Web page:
The selected beverages are discussed in detail as sources of bioactive compounds in the following review’s sections, investigating their polyphenolic composition and disclosing the physicochemistry behind their antioxidant capacity. In addition, the potential impact of bioavailability and human metabolism in the beneficial effect of beverages consumption is been debated.

The Chemistry of Bioactive Polyphenols

The wide chemical class of phenolic compounds comprises natural substances of plant origin characterized by the presence of at least one phenolic function and a marked antioxidant activity. In order of increasing complexity, this class includes hydroxystilbenes, simple benzoic acids, monomeric flavonoid compounds, hydroxycinnamic acids, oligomeric compounds based on catechol structures and caffeic acid moieties (rosmarinic acid, salvianolic acids), anthocyanins monomeric pigments (flavonoid-based structures) and their derivatives, up to more complex structures, including high-molecular weight monomeric, oligomeric and polymeric tannins, tannin adducts and polymeric pigments. Due to the high number and complexity of polyphenolic compounds, in the context of this review we will focus on the most representative compounds contained in selected beverages; in more detail, both flavonoids and flavan-3-ols are major polyphenols of green tea leaves, grape seeds and skin and thus present in green tea infusion and red wine, while the hydroxycinnamic acids, based on cinnamates, chlorogenic acids and their esters, are mainly responsible for the antioxidant activity of green coffee beverages. A further class of compounds, gallotannins and ellagitannins present in oak barrels, will be discussed due to their ability of being leached into wine during barrique aging, since they play an important role as antioxidants with a double action: preserving the integrity of wine and increasing the antioxidant capacity of wine itself [25].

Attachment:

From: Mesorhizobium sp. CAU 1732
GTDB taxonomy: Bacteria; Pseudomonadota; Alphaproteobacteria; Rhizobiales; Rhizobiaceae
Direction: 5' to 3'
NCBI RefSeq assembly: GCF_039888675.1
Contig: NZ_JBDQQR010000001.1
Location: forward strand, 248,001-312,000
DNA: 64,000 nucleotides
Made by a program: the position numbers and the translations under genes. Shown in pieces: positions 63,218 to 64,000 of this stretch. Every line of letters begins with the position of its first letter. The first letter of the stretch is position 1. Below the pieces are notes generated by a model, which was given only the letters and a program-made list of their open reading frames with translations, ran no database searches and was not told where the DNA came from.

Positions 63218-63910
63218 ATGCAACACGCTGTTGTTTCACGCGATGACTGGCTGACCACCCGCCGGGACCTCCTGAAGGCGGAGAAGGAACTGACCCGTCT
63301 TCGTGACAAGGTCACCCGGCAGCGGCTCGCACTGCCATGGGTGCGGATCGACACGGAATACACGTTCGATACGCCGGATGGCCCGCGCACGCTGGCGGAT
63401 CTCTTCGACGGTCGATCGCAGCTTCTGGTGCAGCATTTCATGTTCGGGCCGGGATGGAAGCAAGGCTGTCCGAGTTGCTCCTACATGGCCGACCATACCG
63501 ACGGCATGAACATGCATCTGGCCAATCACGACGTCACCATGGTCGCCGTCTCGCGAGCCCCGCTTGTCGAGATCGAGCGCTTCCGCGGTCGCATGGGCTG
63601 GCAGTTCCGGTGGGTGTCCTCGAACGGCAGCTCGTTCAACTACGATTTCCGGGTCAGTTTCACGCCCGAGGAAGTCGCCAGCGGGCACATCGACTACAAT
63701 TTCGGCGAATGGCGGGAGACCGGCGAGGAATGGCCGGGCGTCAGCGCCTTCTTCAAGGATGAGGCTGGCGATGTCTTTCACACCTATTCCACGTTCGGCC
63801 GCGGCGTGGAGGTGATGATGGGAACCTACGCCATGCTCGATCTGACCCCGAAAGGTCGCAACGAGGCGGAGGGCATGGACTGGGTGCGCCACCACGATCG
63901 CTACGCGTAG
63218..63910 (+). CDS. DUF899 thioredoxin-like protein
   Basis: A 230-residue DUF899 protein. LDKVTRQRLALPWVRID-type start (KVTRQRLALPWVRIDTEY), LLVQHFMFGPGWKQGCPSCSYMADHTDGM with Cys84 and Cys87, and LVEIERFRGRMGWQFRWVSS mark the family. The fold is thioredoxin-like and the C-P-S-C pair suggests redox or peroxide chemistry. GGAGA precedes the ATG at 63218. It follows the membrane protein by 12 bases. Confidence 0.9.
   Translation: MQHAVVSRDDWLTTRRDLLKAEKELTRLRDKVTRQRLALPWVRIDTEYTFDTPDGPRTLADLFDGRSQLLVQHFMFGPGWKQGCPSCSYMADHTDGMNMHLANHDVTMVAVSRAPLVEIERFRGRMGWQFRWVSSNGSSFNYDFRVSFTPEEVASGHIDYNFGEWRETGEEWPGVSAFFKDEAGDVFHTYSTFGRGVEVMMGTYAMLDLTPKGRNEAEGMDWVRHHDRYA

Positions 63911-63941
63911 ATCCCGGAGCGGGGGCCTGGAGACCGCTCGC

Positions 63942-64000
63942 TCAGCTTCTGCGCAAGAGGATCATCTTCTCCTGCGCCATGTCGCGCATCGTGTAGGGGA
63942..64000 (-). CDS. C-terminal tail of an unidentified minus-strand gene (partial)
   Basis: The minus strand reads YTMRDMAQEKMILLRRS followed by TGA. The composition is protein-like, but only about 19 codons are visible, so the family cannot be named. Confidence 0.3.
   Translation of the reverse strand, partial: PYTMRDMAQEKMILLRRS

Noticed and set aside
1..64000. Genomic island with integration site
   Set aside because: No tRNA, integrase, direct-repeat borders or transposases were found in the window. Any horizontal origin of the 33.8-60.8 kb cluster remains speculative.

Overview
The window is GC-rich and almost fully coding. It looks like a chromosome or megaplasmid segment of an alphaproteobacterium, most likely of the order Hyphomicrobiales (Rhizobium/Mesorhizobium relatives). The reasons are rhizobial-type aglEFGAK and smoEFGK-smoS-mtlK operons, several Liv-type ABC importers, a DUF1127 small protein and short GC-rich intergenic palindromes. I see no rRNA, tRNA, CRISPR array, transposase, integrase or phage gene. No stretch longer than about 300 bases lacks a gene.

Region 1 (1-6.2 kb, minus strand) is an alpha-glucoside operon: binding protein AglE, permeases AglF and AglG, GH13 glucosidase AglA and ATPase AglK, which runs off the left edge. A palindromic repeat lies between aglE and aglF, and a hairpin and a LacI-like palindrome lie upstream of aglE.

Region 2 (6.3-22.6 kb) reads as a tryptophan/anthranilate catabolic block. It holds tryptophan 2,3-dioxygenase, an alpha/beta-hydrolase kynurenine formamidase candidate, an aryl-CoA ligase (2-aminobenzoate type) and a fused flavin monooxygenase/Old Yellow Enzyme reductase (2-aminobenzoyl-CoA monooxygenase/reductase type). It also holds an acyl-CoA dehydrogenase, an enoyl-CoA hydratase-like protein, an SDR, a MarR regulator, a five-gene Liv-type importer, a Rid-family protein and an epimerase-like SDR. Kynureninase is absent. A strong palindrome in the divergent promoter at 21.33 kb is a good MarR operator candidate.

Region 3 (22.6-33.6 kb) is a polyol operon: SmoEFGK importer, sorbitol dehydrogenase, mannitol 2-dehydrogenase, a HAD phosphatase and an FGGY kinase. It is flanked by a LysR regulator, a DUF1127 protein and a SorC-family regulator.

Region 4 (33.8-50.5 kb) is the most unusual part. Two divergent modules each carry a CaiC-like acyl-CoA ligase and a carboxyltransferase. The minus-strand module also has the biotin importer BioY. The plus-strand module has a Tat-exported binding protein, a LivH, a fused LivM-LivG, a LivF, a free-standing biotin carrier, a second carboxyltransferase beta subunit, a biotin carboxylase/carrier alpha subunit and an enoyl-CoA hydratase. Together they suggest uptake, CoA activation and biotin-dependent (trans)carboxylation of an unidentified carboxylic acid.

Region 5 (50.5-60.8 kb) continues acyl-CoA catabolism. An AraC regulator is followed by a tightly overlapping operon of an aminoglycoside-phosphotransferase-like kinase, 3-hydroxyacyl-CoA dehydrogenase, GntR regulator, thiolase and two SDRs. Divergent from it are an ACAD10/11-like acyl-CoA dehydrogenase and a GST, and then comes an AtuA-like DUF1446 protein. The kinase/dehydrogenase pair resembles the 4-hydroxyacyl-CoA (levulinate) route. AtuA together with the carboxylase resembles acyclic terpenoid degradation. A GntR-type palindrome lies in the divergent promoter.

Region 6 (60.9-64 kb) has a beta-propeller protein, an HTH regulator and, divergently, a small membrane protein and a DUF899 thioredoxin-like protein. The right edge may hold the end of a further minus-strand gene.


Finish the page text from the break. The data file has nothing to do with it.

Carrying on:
Nutraceutical and clinical studies in food polyphenols have confirmed the existence of Structure-Activity Relationships (SAR) as a basis for the main antioxidant mechanisms; studies showed the induction of oxidative stress in analytical standards and food matrices by external activators as oxidase enzymes, transition metals, addition of synthetic radicals or physical stress conditions (pressure, temperature) capable to generate Reactive Oxygen Species (ROS), and offered a reasonable predictions of the influence of antioxidant compounds chemical structures in radical scavenging, catalysts inactivation and oxidases conversion into harmless compounds [26-29]. Now we are aware that multiple mechanisms contribute to overall antioxidant effect (neturalization of free radicals through hydrogen or electron transfer mechanisms, chelation of transitions metals which are natural catalysts of the fenton or fenton-like reactions, inactivation of oxidase enzymes through the subtraction of binding sites and reduction of the subtraction of binding sites) and polyphenolic compounds can be classified on an effectiveness basis [30-33]. Based on these premises, the most important antioxidant mechanisms for the polyphenolic classes of interest are schematically represented in figure 2 and will be discussed in more details in the next sections (2.1 -2.3).